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Abnormal Metal Homeostasis As A Key Regulator Of Autism Spectrum Disorder Pathologies New Vistas For Treatment And Prevention Strategies

Conference:  Autism. Challenges & Solutions

Journal: International Journal Of Applied Technology In Medical Sciences

Publication Date: Vol 2 Issue 1

Keywords:  Autism, Disorder, Early Intervention, Genetic Factors, Conditions, Adaptive Skills


Abstract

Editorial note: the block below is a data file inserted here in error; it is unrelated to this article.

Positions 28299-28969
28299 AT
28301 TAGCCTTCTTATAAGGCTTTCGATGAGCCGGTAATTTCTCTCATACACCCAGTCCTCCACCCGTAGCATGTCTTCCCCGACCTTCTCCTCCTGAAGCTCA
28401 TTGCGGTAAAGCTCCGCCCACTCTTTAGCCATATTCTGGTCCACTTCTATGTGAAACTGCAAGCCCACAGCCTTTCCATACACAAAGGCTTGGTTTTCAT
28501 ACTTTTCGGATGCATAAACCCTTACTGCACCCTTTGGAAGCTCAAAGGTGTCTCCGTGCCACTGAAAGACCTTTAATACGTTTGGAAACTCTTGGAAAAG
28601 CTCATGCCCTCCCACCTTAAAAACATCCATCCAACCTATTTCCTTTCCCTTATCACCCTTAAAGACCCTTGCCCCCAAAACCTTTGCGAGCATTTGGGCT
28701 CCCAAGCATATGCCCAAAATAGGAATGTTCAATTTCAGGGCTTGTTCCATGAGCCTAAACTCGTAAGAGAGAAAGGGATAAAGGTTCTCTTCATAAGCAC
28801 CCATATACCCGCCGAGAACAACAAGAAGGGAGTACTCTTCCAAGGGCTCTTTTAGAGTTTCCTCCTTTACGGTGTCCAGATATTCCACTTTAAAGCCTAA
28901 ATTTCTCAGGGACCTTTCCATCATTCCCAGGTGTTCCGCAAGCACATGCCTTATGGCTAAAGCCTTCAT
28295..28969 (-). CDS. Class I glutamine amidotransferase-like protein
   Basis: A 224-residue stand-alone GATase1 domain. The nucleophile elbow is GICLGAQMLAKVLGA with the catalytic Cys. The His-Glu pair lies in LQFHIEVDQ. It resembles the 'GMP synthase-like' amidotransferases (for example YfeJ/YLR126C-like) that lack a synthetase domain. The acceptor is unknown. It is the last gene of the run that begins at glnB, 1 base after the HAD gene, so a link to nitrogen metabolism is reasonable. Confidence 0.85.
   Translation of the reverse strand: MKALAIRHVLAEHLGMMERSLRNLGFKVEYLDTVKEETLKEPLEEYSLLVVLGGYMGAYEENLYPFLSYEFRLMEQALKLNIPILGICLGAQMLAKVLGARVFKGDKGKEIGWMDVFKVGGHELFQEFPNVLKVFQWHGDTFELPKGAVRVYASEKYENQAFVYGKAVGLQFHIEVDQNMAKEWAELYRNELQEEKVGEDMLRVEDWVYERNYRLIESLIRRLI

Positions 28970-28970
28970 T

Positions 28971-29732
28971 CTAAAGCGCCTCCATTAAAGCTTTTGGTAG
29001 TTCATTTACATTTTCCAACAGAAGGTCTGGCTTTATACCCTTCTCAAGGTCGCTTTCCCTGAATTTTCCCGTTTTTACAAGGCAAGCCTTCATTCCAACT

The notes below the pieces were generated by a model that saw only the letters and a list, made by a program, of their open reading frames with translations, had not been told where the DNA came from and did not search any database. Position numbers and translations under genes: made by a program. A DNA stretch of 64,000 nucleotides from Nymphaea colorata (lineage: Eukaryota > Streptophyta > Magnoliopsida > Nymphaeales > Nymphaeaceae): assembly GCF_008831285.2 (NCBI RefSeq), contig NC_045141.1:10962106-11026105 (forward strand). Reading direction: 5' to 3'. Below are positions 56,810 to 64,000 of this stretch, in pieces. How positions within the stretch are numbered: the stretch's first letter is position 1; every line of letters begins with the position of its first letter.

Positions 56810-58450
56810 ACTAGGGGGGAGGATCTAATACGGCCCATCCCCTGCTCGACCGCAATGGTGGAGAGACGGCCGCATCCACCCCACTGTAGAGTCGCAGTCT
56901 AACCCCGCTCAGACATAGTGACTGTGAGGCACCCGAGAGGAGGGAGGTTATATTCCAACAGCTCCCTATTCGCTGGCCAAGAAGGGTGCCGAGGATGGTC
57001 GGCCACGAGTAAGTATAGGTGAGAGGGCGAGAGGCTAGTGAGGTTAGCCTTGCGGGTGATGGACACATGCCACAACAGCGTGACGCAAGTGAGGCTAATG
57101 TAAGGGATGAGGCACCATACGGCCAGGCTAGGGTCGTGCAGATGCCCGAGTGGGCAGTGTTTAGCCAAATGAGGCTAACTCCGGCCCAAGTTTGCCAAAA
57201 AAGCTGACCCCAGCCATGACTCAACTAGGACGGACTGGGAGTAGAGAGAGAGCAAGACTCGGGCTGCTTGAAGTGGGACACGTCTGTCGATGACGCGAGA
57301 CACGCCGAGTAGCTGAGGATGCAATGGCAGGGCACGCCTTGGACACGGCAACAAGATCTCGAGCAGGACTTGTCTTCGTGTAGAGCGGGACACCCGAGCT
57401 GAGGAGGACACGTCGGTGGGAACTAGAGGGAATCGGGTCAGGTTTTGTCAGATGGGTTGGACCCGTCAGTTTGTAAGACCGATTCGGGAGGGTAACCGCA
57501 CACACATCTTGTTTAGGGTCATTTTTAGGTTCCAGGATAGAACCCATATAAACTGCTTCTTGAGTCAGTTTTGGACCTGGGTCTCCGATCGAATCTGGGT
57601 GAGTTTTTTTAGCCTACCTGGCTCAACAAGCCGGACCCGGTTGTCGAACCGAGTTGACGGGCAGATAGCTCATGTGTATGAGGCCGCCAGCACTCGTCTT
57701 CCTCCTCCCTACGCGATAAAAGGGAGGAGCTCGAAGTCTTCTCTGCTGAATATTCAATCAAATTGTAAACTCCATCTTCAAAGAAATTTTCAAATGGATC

Since hundreds of years ago, metals have been recognized as impacting our body’s physiology. However, the link between aberrant perinatal metal levels and neurodevelopmental disorders like Autism Spectrum Disorders (ASDs) is a relatively new finding. Toxic heavy metals are linked to ASD-relevant pathologies such as chronic inflammation/immune activation, mitochondrial malfunction, and increased oxidative stress. In particular, they compete with essential metals such as zinc, which may explain why both the presence of certain toxic metals and prenatal zinc deficiency have emerged as risk factors for ASD. Although often investigated separately, through the antagonistic effects, a common metal imbalance results that may be the underlying cause for gastrointestinal (GI) problems and brain abnormalities frequently reported in ASD. Ultimately, different genetic and environmental factors, such as metal imbalances, seem to converge on a neurobiological process that determines the characteristic ASD-linked behaviours. Our studies reveal that a critical convergence point is synaptic vesicle release and recycling. We could show that compromised GI barrier tightness (leaky gut) is zinc status-dependent, as are the key central nervous system processes such as synaptic vesicle recycling. Therefore, altering zinc signalling by removing competition with heavy metals and elevating zinc levels could be a preventive and treatment strategy for a large share of ASD cases caused by various genetic and non-genetic risk factors.

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